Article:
The first time a saw a plant of Pelargonium tetragonum in the wild was in the vicinity of Calitzdorp. Later on I found out that the species was rather plentiful in the area, both north and south of the village.
The plants cannot be confused with any other species, but what surprised me was the colour of the flowers.
All the many plants I had seen in cultivation had pale pink flowers with deep red stripes on the upper two petals. All the plant I saw in the wild, not just around Calitzdorp but also elsewhere, had cream flowers (with the same red stripes as in the cultivated ones).
The more I thought about this phenomenon, the more I got the idea that the plants in cultivation originated from one or a few ancestors with an aberrant flower colour.
Last months I was in the Eastern Cape looking for plants with my wife and two Belgian plant friends. While trying to find my way into a dense thicket near Uitenhage, I suddenly came across several plants of this species with beautiful pink flowers.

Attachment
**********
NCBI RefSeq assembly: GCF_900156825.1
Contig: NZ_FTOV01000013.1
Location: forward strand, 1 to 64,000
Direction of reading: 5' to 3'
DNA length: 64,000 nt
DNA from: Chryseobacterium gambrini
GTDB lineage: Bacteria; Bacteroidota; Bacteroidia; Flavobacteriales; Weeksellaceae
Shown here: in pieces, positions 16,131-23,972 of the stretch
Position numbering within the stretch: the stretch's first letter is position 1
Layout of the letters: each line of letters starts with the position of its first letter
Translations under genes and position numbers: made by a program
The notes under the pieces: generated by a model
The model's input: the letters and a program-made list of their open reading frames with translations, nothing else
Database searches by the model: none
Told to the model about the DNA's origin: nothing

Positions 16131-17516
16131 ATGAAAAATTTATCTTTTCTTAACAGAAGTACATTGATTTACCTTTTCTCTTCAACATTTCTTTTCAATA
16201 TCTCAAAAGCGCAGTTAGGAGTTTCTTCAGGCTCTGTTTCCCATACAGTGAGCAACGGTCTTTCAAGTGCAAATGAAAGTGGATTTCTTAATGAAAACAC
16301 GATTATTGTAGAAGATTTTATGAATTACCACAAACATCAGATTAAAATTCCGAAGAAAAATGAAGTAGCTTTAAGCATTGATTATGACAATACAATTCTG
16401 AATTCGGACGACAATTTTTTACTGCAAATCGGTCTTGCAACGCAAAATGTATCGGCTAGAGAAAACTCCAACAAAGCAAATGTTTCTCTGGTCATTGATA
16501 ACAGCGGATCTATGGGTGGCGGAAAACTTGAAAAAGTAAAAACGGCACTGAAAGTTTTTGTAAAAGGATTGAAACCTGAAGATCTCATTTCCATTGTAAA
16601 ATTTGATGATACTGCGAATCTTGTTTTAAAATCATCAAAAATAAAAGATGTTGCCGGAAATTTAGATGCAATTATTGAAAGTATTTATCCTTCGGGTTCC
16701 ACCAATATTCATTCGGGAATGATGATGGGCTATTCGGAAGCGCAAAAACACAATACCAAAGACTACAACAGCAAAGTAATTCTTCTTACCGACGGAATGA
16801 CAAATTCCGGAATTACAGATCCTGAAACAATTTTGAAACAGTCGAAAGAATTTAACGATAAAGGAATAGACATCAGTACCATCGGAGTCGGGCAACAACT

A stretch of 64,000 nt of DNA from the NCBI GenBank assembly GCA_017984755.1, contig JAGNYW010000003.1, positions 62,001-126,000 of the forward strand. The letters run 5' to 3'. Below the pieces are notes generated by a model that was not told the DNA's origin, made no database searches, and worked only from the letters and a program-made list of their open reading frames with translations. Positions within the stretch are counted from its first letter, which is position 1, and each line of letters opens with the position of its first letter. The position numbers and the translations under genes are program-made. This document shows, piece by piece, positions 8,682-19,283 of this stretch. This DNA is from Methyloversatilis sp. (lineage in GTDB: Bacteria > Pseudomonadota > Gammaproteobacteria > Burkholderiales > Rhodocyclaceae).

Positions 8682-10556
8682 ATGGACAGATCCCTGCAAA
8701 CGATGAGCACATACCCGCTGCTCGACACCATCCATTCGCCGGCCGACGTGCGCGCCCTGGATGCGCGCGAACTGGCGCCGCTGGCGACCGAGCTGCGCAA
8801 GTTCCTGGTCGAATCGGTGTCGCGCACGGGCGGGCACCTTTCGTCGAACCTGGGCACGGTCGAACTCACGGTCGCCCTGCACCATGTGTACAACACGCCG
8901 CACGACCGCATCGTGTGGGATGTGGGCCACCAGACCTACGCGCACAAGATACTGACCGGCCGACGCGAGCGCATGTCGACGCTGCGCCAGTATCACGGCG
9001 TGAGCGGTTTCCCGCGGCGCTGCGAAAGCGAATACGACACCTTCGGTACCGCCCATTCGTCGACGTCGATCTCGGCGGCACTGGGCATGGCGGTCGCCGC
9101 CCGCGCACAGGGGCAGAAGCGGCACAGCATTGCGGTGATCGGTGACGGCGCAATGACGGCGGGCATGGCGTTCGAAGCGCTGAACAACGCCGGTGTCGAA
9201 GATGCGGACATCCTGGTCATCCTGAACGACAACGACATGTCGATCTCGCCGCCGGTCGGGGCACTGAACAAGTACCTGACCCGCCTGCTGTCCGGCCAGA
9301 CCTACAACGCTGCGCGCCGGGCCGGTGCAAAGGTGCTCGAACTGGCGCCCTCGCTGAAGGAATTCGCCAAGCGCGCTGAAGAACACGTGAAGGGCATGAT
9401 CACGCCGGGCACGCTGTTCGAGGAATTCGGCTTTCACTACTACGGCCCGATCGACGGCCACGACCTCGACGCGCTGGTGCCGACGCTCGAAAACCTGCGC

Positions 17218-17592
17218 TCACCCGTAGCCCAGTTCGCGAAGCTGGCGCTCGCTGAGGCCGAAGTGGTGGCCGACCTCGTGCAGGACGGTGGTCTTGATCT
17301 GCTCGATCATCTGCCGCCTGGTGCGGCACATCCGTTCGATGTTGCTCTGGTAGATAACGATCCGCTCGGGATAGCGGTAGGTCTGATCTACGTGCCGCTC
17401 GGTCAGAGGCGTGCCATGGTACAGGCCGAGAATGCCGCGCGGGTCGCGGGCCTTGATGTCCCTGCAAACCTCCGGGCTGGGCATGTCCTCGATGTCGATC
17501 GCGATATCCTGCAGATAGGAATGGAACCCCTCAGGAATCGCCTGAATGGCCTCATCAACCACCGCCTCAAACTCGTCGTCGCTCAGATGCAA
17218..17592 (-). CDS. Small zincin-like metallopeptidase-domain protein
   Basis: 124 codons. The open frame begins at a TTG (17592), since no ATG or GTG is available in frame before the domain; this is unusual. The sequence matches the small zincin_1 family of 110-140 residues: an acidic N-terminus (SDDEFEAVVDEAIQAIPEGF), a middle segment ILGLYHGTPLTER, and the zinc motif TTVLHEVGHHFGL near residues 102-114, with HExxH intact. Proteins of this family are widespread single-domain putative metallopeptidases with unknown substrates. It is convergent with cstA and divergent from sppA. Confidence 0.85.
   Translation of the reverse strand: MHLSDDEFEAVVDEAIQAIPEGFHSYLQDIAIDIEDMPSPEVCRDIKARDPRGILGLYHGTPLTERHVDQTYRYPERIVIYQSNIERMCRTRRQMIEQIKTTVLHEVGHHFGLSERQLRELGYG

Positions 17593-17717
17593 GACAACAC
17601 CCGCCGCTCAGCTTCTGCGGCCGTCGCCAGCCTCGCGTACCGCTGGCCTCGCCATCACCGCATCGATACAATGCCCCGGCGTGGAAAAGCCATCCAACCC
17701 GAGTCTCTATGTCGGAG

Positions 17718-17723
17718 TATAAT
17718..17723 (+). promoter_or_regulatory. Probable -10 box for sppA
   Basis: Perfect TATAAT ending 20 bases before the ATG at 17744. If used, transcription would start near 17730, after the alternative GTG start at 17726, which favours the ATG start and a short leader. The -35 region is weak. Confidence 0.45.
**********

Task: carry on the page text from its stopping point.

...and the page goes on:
So clearly the flower colour has to do with the area where the plants grow. According to J.J.A. van der Walt in “Pelargoniums of Southern Africa” (1977) the species occurs ” in a strip parallel with the coast from the Worcester-Caledon districts eastwards to Grahamstown. It has also been collected further inland near Graaff Reinet and Bedford”.
In their natural habitat the plants flower from September to December.